“States in which industrial and services sectors are predominant such as Maharashtra, Tamil Nadu, Karnataka and Kerala, are more vulnerable to this economic shock. Of these, Kerala and Karnataka have managed to contain the spread. Further, states with a higher proportion of labour in the informal sector (casual labour or with no valid job contracts) would have to implement more income-supporting measures, due to possible job losses during the lockdown,” the analysts said.
States like Andhra Pradesh, Madhya Pradesh, Uttar Pradesh, Rajasthan and Chhattisgarh are particularly vulnerable in this category.
So should the states, which had projected revenue surpluses at the beginning of the year and had their fiscal deficit well under control, go in for increased borrowings to pump their respective economies? Or should the states identified as vulnerable despite healthy fiscal projections adopt a cautious approach to spending?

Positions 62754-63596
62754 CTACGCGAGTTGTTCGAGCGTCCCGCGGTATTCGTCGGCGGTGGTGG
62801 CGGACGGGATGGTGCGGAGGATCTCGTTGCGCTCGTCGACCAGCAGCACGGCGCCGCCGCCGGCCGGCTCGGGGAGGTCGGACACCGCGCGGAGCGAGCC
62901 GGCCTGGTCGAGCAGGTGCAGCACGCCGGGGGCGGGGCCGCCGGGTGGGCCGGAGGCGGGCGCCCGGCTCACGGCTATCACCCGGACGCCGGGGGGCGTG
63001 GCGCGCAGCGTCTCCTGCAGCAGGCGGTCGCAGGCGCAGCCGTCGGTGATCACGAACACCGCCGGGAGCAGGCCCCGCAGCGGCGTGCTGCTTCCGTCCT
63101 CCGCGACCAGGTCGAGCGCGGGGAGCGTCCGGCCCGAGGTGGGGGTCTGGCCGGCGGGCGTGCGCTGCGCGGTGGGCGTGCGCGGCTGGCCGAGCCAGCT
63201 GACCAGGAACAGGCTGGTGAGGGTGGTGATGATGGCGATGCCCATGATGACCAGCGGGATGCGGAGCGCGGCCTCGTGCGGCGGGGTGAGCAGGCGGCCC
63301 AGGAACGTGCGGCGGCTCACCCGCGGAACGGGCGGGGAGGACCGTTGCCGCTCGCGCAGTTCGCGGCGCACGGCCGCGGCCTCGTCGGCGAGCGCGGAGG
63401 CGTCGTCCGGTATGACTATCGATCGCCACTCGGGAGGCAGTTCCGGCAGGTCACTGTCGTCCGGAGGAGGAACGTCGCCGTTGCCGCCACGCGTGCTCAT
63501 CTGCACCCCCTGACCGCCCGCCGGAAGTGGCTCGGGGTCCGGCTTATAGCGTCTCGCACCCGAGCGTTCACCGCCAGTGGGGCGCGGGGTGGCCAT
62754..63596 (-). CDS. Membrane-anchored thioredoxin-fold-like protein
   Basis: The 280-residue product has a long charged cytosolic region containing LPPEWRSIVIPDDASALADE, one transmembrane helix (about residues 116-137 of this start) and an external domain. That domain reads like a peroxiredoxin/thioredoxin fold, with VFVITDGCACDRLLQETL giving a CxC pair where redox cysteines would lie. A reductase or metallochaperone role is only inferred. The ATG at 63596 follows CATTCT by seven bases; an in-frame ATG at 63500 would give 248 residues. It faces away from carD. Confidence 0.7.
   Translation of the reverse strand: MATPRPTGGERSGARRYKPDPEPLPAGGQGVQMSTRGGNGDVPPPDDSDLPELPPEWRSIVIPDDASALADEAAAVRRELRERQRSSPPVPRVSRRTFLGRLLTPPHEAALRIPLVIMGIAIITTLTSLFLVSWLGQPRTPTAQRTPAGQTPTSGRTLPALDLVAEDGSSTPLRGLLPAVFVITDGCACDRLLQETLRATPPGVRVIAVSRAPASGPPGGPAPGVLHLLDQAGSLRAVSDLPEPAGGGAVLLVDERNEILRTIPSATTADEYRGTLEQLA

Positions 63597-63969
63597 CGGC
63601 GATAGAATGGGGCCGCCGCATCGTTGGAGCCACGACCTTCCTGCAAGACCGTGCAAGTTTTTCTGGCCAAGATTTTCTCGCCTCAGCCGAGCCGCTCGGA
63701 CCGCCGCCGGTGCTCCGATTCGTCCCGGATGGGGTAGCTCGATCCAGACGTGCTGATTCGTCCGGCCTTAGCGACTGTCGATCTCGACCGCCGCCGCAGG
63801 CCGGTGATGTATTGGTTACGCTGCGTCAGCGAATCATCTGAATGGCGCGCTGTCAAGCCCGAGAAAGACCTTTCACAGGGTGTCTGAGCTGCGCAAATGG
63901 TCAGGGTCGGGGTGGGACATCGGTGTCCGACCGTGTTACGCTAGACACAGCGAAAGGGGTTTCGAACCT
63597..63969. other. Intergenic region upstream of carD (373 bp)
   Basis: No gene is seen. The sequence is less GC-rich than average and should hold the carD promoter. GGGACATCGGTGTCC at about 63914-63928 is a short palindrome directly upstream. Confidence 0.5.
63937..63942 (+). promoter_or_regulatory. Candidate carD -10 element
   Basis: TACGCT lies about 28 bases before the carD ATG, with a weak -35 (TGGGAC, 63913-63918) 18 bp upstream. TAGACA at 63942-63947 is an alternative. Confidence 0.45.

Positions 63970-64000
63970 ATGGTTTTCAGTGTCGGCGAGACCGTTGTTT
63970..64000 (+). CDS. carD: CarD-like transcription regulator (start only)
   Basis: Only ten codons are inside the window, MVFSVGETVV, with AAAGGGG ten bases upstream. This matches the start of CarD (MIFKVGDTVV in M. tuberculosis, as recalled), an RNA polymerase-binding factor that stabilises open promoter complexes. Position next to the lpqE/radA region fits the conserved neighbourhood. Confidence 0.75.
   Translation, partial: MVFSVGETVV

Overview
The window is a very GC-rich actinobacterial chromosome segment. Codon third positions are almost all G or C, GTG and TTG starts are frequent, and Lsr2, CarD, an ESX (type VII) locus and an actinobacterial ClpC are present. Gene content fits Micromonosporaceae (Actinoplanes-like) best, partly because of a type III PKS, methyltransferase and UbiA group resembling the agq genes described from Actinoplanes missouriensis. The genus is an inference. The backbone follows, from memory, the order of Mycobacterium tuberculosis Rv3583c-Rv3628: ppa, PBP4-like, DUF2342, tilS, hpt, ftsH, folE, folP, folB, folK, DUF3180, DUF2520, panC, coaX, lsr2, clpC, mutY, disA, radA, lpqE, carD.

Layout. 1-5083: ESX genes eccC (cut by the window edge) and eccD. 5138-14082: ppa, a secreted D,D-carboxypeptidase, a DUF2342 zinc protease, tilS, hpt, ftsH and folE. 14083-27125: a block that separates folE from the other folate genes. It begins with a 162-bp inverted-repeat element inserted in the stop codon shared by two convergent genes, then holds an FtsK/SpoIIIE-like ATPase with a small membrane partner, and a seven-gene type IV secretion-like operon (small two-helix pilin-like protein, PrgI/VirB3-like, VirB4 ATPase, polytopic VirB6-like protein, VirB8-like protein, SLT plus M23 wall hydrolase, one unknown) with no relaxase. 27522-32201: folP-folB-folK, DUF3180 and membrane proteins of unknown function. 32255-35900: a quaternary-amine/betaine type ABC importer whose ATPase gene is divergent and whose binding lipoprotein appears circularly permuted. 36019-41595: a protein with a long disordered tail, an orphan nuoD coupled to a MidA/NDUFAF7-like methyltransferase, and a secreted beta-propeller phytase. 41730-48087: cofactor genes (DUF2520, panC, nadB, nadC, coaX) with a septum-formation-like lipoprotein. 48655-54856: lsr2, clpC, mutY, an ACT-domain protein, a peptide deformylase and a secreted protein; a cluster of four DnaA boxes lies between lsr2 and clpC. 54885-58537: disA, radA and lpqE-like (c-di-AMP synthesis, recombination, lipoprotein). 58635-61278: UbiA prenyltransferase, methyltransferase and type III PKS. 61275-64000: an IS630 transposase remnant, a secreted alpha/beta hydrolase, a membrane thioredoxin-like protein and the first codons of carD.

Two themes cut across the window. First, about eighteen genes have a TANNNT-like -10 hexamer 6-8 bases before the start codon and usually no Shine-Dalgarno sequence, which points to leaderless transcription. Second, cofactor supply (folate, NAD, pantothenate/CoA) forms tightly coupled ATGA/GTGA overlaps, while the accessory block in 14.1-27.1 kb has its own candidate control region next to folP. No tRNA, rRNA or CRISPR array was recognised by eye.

Experts have said that income-support schemes and sector-specific relief measures imply state governments’
expenditure would certainly be more than budgeted earlier.
“The states’ fiscal deficits are already stretched, given the slowdown in economic growth seen before the spread of the pandemic. To deal with the shock, increased borrowing by states to finance expenditure in the coming fiscal is a sine qua non (absolutely essential.”
“In this situation, states that have managed to limit their debt or have high per-capita incomes would be able to push growth better. Lower debt implies states have the room to borrow more, while higher per-capita income implies a larger tax base. States such as Maharashtra – which has seen the highest number of Covid-19 cases – along with Tamil Nadu, Telangana, and Gujarat, seem to be relatively better placed in terms of fiscal position, with high per capita income and low debt ratios”.
Whichever criterion one uses to urge state governments to spend more, one thing is clear: the Centre has a limited number of options to revive the economy and the onus may lie largely on state governments.